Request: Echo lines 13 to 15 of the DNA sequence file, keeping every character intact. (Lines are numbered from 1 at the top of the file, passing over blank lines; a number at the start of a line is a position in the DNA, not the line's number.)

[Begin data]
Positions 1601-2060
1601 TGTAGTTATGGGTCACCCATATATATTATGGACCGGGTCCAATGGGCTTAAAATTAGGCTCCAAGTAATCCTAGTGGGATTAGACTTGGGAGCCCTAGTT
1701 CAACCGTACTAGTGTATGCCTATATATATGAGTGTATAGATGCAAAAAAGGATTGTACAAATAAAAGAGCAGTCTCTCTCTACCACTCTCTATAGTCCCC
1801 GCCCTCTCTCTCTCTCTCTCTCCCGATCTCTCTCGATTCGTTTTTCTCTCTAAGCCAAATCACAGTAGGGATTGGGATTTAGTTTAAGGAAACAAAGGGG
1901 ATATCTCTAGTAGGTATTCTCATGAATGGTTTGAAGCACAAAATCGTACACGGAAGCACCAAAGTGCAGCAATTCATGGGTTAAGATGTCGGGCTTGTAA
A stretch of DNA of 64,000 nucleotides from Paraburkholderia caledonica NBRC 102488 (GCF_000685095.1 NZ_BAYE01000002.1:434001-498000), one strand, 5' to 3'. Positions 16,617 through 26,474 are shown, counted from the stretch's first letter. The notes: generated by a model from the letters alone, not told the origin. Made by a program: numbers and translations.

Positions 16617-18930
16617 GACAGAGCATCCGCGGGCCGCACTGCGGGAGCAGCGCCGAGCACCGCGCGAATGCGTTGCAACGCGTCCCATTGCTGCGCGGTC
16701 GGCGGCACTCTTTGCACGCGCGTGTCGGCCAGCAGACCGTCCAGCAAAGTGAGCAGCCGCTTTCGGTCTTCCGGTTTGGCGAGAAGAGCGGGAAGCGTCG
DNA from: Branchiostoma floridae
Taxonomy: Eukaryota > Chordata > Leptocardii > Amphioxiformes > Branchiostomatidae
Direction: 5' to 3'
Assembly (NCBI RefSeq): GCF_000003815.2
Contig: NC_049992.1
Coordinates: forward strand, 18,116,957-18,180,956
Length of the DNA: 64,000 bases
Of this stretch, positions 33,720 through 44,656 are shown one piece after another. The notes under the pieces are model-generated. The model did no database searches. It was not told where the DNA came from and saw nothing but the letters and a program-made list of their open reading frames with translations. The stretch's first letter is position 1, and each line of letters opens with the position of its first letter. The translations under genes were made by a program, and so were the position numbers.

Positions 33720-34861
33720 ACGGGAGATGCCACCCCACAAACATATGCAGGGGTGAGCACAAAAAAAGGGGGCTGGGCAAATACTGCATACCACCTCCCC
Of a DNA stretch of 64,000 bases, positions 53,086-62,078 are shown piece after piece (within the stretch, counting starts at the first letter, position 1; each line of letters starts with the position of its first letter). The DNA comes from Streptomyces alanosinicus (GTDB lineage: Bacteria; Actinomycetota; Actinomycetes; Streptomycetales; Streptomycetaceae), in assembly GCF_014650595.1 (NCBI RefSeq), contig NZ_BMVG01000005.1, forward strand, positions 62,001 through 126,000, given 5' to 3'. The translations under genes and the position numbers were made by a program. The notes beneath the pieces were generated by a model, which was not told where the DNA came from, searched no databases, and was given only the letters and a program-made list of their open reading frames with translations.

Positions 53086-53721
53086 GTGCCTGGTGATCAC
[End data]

Assembly (NCBI RefSeq): GCF_000003815.2
Contig: NC_049992.1
Coordinates: forward strand, 18,116,957-18,180,956